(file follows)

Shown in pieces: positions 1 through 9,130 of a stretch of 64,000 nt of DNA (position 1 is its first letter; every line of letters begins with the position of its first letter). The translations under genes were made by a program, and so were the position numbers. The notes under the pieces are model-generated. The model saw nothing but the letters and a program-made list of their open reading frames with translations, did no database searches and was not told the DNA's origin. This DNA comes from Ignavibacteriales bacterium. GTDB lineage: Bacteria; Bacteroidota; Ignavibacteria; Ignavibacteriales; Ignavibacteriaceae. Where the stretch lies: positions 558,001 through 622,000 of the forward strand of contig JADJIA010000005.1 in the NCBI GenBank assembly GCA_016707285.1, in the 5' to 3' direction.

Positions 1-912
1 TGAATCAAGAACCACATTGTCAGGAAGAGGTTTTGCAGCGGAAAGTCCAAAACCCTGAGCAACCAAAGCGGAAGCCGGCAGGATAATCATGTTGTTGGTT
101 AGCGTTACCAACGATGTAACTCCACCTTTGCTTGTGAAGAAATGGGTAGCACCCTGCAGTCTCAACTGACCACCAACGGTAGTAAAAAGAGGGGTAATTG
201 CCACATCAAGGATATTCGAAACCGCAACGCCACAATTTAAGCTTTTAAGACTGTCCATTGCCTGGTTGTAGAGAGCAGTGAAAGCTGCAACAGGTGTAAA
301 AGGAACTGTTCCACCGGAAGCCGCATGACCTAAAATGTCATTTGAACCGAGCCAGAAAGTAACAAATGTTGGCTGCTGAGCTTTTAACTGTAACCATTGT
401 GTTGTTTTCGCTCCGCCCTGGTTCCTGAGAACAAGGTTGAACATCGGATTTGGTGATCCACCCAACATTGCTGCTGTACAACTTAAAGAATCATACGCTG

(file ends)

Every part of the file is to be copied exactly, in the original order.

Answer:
Shown in pieces: positions 1 through 9,130 of a stretch of 64,000 nt of DNA (position 1 is its first letter; every line of letters begins with the position of its first letter). The translations under genes were made by a program, and so were the position numbers. The notes under the pieces are model-generated. The model saw nothing but the letters and a program-made list of their open reading frames with translations, did no database searches and was not told the DNA's origin. This DNA comes from Ignavibacteriales bacterium. GTDB lineage: Bacteria; Bacteroidota; Ignavibacteria; Ignavibacteriales; Ignavibacteriaceae. Where the stretch lies: positions 558,001 through 622,000 of the forward strand of contig JADJIA010000005.1 in the NCBI GenBank assembly GCA_016707285.1, in the 5' to 3' direction.

Positions 1-912
1 TGAATCAAGAACCACATTGTCAGGAAGAGGTTTTGCAGCGGAAAGTCCAAAACCCTGAGCAACCAAAGCGGAAGCCGGCAGGATAATCATGTTGTTGGTT
101 AGCGTTACCAACGATGTAACTCCACCTTTGCTTGTGAAGAAATGGGTAGCACCCTGCAGTCTCAACTGACCACCAACGGTAGTAAAAAGAGGGGTAATTG
201 CCACATCAAGGATATTCGAAACCGCAACGCCACAATTTAAGCTTTTAAGACTGTCCATTGCCTGGTTGTAGAGAGCAGTGAAAGCTGCAACAGGTGTAAA
301 AGGAACTGTTCCACCGGAAGCCGCATGACCTAAAATGTCATTTGAACCGAGCCAGAAAGTAACAAATGTTGGCTGCTGAGCTTTTAACTGTAACCATTGT
401 GTTGTTTTCGCTCCGCCCTGGTTCCTGAGAACAAGGTTGAACATCGGATTTGGTGATCCACCCAACATTGCTGCTGTACAACTTAAAGAATCATACGCTG